A glass of wine with dinner isn't going to do much harm. But too much alcohol can raise toxin levels in your body. This turns on inflammation, which can damage tissues and organs. If you drink at all, do so in moderation. What does that mean? According to the CDC, it's no more than one drink a day for women and two for men.

Eat anti-inflammatory foods instead of inflammatory foods.

Upgrade Your Diet

Refined carbohydrates, red meats, and fried foods raise inflammation in your body. Swap out unhealthy foods for inflammation-fighting fruits, vegetables, nuts, beans, and fish. Plan your menu around foods such as tomatoes, blueberries, almonds, walnuts, lentils, and salmon.

Shed excess pounds if you are overweight or obese to decrease inflammation.

Shed Extra Weight

If you've got a few pounds to lose, getting rid of them could ease inflammation. Excess weight, on the other hand, can make it worse. That's part of the reason obesity and overweight are risk factors for so many health conditions. Talk to your doctor about how you can get into a weight range that's healthy for you.

Drink green tea which is high in polyphenols that fight free radical damage.

Go for Green Tea

If a cup of joe is your morning habit, try green tea instead. It's packed with compounds known as polyphenols that fight off free radicals. These molecules can promote inflammation in your body. You don't have to kick your coffee habit altogether. Consider swapping out one cup a week for the green stuff.

Quit smoking if you smoke to decrease inflammation.

Stop Smoking

Smoking comes with a laundry list of harmful effects. Higher levels of inflammation is one of them. Decide to quit and pick a day to do it. You don't have to go it alone, though. Your doctor can come up with a plan so you can kick the habit for good.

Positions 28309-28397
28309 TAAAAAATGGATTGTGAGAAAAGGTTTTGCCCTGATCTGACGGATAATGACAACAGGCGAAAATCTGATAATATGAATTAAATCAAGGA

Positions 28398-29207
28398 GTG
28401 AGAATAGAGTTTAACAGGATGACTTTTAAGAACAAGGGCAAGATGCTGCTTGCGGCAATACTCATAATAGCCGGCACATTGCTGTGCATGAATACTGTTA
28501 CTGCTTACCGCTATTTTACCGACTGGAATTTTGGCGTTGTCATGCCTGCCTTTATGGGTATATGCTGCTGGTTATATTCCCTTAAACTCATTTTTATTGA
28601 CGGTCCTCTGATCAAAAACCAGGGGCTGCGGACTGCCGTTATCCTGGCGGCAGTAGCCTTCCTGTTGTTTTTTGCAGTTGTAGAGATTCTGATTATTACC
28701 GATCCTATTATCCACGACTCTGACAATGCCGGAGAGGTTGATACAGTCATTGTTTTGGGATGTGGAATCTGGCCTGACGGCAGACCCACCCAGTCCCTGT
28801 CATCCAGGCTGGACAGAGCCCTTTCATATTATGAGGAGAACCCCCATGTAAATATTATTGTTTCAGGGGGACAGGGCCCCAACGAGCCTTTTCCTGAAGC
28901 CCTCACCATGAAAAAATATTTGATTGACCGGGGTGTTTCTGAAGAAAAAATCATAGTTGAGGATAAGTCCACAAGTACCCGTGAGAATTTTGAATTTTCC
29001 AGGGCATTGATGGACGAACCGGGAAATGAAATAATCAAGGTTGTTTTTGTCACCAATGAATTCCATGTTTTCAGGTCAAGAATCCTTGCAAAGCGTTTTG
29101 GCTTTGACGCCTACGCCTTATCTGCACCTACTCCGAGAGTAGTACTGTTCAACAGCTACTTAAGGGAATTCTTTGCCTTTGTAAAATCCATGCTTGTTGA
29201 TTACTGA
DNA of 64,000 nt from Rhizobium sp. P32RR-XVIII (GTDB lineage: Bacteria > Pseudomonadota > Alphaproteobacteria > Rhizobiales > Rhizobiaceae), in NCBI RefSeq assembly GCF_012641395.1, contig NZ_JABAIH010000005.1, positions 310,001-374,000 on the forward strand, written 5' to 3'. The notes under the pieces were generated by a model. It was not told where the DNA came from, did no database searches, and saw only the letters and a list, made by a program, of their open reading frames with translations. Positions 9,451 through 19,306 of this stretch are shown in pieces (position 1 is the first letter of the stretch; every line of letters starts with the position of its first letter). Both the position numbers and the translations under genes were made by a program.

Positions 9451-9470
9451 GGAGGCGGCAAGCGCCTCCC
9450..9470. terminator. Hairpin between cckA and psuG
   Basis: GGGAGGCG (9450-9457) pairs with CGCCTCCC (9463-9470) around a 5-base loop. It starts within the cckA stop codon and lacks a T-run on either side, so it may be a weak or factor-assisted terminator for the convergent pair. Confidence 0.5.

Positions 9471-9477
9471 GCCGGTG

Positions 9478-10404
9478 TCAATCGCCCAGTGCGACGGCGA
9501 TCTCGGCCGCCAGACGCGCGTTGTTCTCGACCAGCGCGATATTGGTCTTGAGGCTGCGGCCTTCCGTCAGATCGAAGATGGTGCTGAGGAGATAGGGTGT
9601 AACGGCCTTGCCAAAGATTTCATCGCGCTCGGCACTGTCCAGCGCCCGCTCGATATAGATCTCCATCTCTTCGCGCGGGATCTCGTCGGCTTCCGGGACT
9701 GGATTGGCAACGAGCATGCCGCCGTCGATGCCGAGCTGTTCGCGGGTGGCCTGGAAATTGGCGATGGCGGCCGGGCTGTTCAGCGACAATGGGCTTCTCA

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REFERENCES:

  • Harvard Health: "Understanding acute and chronic inflammation," "Yoga could slow the harmful effects of stress and inflammation," "Foods that fight inflammation." Best Practice & Research: Clinical Endocrinology & Metabolism: "Sleep Loss and Inflammation."
  • CDC: "How Much Sleep Do I Need?" "Tips for Better Sleep," "Health Effects of Cigarette Smoking." UC San Diego Health: "Exercise … it Does a Body Good: 20 Minutes Can Act as Anti-Inflammatory."
  • American Society for Nutrition: "Adding a variety of spice to food may benefit health."
  • News release, Mount Sinai.
  • BioMed Research International: "Effects of 8-Week Hatha Yoga Training on Metabolic and Inflammatory Markers in Healthy, Female Chinese Subjects: A Randomized Clinical Trial."
  • Arthritis Foundation: "Best Vegetables for Arthritis," "Best Drinks for Arthritis."
  • World Journal of Gastroenterology: "Alcohol, inflammation, and gut-liver-brain interactions in tissue damage and disease development."
  • Lancet: "The leaky gut of alcoholism: possible route of entry for toxic compounds."
  • Mayo Clinic: "Obesity."
  • Cleveland Clinic: "Why Smoking Will Worsen Your Chronic Pain."